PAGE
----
Slip & Fall Basics

“Slip & Fall” Basics and “Slip & Fall” Accident Lawsuits

Slip and fall accidents are an everyday occurrence. Many of these accidents occur in stores, where an uncleaned spill or other dangerous condition may cause an innocent customer to fall and injure themselves. In many cases, these injuries are not minor. For instance, if you slip and fall in a store, you may hit your head on the ground and suffer a concussion (i.e., a traumatic brain injury) or break your leg. Even a less severe type of injury may force you to take time off from work and see the doctor, which in turn can leave you with a stack of unpaid medical bills.

The question that often comes up in these situations is, “Can the store owner be held legally responsible for the accident?” The short answer is yes, the injured customer can bring a personal injury lawsuit against the owner or occupier of the “premises” where the slip and fall accident occurred. This is known as a “premises liability” claim. But the actual laws governing such claims are quite complex and often require the victim to seek advice from a qualified personal injury attorney.

It is also important to note that the laws governing a particular premises liability case will depend on the state where the lawsuit is filed. But here are four things to keep in mind if you are injured in a slip and fall accident and thinking about bringing a personal injury lawsuit:

1. Understand the Statute of Limitations. Every state sets a deadline for a person to file a lawsuit. This is known as the statute of limitations. The statute of limitations may vary depending on the type of lawsuit. In Pennsylvania, for example, the statute of limitations for premises liability claims is 2 years, while in Utah it is 4 years. Most states use a 2- or 3-year limitations period. Normally, the clock starts to run on the statute of limitations from the date that the plaintiff's injury actually occurred. So let's say you    were hurt in a slip and fall accident at the supermarket on March 1, 2018. If your state has a 2-year statute of limitations period, you would have until March 1, 2020, to sue the store owner for damages. This means that if you wait until April 1, 2020, you will be out of luck–a judge will rule they lack the legal jurisdiction to hear your case.

2. Speak with a Lawyer as Soon as Possible. Slip and fall accident victims are often reluctant to contact a lawyer right away because they “do not want to escalate the situation.” But the reality is, the store or property owner will likely take immediate action to safeguard their legal interests–and you should do the same. In many corporate-owned stores, for example, employees are trained on how to take “incident reports” from customers injured in slip and fall accidents. Anything you disclose on one of these reports may be used as evidence against you in court later. By working with your own attorney, you can help avoid inadvertently saying something that might undermine your case.

3. Gather Evidence to Prove the Store Owner's Liability. The mere fact that there was a slip and fall accident does not automatically mean the store or property owner is legally responsible for the victim's injuries. As the person bringing a premises liability claim, the burden is on you to prove the owner's negligence. This usually means presenting evidence that the store knew–or should have known–about the hazard that caused the slip and fall. This is known in legal terms as “actual or constructive” notice. Additionally, you may need to refute claims from the store that you had equal or superior knowledge of the hazard and still proceeded to act in a reckless manner.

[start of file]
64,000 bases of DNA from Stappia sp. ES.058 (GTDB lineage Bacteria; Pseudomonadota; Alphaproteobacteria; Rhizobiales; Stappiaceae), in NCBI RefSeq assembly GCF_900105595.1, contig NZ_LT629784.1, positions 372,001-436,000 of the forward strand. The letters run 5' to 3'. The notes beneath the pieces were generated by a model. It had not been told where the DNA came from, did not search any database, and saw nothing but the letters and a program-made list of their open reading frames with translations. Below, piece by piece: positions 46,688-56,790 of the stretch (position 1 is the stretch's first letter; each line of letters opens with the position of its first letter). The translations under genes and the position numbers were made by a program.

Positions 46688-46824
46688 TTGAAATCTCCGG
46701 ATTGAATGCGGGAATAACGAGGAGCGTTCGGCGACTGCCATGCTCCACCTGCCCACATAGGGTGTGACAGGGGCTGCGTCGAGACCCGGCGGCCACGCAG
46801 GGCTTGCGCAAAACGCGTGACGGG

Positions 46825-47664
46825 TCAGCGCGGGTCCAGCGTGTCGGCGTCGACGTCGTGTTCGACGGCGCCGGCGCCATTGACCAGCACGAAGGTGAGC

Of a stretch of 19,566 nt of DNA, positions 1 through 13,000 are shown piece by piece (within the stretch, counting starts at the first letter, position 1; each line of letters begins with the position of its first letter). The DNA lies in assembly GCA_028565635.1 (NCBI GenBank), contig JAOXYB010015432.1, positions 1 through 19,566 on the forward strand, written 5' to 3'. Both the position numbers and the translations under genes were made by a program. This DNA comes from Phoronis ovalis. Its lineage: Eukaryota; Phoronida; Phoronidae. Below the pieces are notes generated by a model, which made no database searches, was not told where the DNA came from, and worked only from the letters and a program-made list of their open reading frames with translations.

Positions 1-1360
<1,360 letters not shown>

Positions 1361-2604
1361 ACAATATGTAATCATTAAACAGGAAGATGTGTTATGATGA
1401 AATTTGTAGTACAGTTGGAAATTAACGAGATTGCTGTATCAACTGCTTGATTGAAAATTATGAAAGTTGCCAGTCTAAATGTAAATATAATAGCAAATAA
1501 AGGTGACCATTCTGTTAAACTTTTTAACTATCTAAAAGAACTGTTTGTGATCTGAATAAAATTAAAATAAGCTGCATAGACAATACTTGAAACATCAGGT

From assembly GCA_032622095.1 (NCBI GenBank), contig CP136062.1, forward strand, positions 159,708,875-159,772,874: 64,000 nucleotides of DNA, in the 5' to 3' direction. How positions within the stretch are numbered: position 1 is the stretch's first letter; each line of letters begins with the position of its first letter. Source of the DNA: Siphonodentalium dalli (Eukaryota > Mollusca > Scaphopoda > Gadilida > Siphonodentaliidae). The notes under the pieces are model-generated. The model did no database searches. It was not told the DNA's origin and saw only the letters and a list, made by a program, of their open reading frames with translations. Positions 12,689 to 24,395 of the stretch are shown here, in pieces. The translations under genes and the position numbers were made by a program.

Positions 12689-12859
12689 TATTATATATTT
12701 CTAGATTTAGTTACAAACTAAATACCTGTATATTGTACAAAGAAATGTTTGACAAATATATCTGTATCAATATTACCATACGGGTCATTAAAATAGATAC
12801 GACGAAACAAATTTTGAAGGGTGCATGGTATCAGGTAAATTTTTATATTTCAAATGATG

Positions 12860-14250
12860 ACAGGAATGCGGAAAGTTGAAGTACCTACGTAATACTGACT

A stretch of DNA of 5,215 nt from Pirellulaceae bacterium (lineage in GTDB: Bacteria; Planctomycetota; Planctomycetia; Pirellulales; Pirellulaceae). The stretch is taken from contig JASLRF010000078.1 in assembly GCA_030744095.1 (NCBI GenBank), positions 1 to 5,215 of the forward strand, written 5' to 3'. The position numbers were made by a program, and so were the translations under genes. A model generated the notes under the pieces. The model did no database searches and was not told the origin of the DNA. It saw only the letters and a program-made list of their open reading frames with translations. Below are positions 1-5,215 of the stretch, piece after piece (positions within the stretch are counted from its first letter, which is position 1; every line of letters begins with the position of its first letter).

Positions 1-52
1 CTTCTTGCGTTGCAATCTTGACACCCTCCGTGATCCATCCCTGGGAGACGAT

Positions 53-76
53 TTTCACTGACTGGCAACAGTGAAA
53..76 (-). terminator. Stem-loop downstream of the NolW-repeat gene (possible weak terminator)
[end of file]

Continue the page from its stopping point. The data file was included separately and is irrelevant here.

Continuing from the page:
4.Take a Complete Measure of Your Damages. Even if you can prove the store owner was negligent in causing your slip and fall accident, you will still need to present evidence with respect to the damages you actually sustained as a result. Damages include not just items like your medical bills or lost wages, but also your “pain and suffering” and incidental expenses incurred. Also keep in mind, if a judge or jury finds you were partially at-fault for the accident, your award of damages may be reduced to account for your “contributory negligence.”

What If My Accident Was on Government Property?

Up until this point, we have been describing how premises liability claims work against stores and private property owners. But what happens if your slip and fall accident occurs on public property, such as inside a government building or at a city-owned park? Can you still bring a lawsuit and seek compensation for your injuries.

Generally speaking, you can, but there is a catch. All states have laws in place that allow you to sue a state or municipal agency for damages arising from “tort” or personal injury claims. But these laws also make victims jump through a number of regulatory hoops before their case may be heard in court. Typically, these special rules include a requirement that you give written notice to the government first before filing your lawsuit, in order to give the appropriate agency time to investigate your claim and possibly offer a settlement. You may also find the statute of limitations is different–and often shorter–when making a claim against the government versus a private business owner.

Once again, this is why it is almost always in your best interest to speak with an experienced slip and fall accident attorney as soon as possible. The sooner you engage an attorney, the sooner you can begin gathering evidence and making sure you comply with the appropriate deadlines for taking legal action. footer Add